Auditing and Accounting: What’s New in 2020
Accounting Practices: Spotlight on SEC Enforcement
January 10, 2020
Last year at this time, companies and boards were wrestling with the impact of the new revenue recognition standard and the new lease accounting standard. The next big innovation in accounting standards is the new Current Expected Credit Losses (CECL) model for recognizing credit losses, which takes effect in 2020 for most public companies.
The significant impact will be mainly at financial institutions, but even companies with limited financial assets face challenges for implementation and related internal controls. In addition to the technical accounting considerations, major changes of this kind present disclosure and governance challenges, which most companies and boards have learned to address in revenue recognition and lease accounting exercises over the last two years.
Board members should consider the implications of two important recent enforcement cases. One has implications about management practices that may not be unusual, while the second is a good cautionary tale for companies with significant regulatory proceedings.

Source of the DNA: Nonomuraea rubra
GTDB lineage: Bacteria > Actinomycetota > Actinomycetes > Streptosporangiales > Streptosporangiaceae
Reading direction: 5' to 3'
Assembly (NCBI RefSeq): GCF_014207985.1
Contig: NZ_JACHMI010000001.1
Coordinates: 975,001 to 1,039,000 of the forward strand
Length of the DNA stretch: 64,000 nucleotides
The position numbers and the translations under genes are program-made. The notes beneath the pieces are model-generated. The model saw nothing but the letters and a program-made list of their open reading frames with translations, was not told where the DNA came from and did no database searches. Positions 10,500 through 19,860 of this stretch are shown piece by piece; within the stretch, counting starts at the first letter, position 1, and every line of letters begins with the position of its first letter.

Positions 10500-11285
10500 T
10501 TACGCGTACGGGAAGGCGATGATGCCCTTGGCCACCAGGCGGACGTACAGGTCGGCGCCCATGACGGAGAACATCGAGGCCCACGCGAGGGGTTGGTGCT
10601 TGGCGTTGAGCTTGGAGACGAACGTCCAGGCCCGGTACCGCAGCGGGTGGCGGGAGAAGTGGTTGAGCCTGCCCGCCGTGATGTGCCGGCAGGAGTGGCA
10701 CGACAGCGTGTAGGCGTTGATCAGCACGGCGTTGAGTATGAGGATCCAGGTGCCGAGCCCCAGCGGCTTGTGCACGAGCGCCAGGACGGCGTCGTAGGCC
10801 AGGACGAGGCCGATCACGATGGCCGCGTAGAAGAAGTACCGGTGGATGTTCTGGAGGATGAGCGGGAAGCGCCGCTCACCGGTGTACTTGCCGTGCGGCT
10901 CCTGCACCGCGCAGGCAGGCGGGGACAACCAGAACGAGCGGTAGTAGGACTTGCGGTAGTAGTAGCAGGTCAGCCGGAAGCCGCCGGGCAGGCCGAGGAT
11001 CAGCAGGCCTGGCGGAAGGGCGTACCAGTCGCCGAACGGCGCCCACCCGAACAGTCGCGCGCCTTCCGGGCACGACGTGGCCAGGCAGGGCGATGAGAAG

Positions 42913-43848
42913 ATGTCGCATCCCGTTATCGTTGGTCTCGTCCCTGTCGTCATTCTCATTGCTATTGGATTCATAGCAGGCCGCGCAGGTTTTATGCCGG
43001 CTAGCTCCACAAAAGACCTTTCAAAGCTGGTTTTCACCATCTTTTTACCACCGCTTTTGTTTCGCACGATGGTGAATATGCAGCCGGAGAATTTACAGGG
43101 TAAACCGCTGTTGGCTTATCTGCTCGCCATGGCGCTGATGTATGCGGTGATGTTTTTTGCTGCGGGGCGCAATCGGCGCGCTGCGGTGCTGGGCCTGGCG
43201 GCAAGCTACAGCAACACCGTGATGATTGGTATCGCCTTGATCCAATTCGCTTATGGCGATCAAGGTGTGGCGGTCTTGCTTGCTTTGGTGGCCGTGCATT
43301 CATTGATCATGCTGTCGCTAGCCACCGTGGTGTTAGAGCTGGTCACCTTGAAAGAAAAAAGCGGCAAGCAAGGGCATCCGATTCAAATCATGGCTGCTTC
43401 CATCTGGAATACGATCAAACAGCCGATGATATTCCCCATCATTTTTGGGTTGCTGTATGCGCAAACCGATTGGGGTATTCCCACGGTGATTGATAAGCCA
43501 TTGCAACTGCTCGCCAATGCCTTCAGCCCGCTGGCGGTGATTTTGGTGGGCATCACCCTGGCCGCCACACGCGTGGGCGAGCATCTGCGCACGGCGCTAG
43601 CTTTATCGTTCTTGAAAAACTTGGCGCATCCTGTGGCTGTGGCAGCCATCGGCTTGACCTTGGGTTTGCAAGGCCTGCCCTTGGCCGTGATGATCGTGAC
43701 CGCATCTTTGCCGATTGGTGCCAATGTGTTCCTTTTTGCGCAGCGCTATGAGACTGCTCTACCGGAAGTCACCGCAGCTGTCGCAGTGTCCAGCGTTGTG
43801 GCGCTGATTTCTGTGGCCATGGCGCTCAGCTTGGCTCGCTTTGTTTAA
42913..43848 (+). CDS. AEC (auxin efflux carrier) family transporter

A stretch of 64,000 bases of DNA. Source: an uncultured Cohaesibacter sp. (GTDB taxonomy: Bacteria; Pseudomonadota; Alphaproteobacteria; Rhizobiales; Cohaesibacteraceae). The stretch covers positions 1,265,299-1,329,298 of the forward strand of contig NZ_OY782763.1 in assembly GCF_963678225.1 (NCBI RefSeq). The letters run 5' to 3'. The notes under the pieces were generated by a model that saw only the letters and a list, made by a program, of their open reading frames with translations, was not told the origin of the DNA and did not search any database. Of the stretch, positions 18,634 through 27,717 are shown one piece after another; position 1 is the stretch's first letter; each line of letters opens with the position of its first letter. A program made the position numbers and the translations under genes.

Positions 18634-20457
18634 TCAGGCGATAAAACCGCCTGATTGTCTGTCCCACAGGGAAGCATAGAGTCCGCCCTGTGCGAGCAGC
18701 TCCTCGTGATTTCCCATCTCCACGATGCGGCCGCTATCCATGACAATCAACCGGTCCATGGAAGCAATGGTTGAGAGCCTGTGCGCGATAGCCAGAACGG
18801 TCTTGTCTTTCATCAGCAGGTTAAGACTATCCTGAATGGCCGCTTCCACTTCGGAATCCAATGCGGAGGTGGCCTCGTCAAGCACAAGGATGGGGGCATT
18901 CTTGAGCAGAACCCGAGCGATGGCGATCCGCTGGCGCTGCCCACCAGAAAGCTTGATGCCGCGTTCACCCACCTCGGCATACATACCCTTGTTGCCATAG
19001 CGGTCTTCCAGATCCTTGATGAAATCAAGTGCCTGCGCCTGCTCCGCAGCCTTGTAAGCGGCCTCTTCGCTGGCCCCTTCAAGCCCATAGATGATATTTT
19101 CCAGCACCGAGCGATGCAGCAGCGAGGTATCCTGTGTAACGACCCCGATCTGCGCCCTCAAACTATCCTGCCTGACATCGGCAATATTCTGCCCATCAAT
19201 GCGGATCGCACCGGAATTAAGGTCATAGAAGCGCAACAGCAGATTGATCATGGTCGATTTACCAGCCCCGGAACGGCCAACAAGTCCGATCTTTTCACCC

- Marvell and Its “Pull-ins.” Marvell Technology Group, a producer of semiconductor components, will pay $5.5 million to settle SEC charges arising from its use of “pull-ins:” obtaining a customer’s agreement to reschedule an existing order from a future quarter into the current quarter. Marvell used pull-ins to meet revenue guidance and to mask declining demand and falling market share, as well as reduced future sales; these effects were not disclosed to the public, the board or the auditors. Unlike many revenue-related enforcement cases, the SEC did not find fault with how the sales were accounted for; instead it found that Marvell made misleading public statements and failed to disclose a material trend, event or uncertainty in MD&A. According to media reports, the SEC is pursuing a similar theory in an investigation involving Under Armour.